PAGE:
Monday, November 19th, 2012 | Author: Konrad Voelkel
I recently came across a paper using a "universal domain" to discuss "generic points" of a variety, using Weil's foundations of algebraic geometry instead of Grothendieck's. First I had to learn that stuff, then I wanted to translate it. This lead to a more systematic study of what it means to be a point of a variety or scheme, in the various different definitions.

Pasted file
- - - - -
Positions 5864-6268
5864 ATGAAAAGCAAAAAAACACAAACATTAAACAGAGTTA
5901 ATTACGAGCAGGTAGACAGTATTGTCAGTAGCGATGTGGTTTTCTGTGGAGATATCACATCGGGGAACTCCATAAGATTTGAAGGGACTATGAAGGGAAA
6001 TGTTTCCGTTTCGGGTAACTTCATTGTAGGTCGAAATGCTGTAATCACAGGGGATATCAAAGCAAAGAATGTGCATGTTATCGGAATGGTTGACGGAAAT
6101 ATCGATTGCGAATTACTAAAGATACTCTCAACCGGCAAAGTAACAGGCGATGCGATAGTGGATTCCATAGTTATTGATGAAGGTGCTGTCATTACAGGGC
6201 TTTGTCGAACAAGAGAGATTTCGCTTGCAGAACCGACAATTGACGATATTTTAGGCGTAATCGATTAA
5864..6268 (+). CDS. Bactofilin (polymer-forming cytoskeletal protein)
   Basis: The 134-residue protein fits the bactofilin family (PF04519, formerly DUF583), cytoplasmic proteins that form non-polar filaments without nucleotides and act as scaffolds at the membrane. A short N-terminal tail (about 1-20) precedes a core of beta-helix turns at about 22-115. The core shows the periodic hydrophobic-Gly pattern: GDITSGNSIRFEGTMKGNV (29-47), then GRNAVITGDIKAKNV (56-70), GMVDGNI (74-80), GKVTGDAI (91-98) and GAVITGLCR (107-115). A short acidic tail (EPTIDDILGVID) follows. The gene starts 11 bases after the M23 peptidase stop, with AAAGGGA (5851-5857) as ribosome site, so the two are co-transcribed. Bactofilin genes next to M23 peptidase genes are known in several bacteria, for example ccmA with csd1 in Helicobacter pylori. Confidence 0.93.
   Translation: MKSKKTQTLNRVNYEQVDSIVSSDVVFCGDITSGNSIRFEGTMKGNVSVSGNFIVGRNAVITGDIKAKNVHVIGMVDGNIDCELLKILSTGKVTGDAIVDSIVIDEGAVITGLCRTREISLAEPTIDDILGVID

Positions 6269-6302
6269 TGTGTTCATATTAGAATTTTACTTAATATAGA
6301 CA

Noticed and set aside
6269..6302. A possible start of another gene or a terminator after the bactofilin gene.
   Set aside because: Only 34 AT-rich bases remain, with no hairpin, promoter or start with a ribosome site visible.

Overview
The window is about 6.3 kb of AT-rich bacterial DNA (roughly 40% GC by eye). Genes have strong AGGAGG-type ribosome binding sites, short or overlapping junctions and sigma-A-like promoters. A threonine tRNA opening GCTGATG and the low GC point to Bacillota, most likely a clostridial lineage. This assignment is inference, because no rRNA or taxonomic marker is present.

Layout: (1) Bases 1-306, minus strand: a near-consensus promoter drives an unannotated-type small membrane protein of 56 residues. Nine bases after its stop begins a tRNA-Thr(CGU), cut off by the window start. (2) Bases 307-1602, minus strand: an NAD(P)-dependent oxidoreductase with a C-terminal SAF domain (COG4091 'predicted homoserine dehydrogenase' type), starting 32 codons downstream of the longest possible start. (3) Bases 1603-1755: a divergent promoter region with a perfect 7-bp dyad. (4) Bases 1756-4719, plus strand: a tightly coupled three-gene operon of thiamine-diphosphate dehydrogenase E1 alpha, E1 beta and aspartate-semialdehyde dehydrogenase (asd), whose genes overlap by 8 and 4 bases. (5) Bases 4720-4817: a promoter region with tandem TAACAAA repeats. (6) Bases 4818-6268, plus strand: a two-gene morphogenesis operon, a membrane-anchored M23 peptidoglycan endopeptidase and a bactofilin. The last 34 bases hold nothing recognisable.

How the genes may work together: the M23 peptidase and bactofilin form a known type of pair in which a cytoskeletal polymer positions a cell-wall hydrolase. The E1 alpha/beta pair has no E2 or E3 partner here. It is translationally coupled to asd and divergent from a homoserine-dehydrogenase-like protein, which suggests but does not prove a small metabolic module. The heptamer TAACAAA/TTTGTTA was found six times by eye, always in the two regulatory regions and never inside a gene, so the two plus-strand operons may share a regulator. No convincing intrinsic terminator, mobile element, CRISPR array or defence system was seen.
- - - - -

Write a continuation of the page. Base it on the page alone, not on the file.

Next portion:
So in this post I will explain closed points, generic points, points in general position, schematic points, generalized points, rational points, geometric points, and in particular, which of these notions can be considered a particular case of another of these. I will try to give you a hint why one wants to generalize the ordinary (closed) points of a variety that much, to answer the question in the title: "What's the point of this?".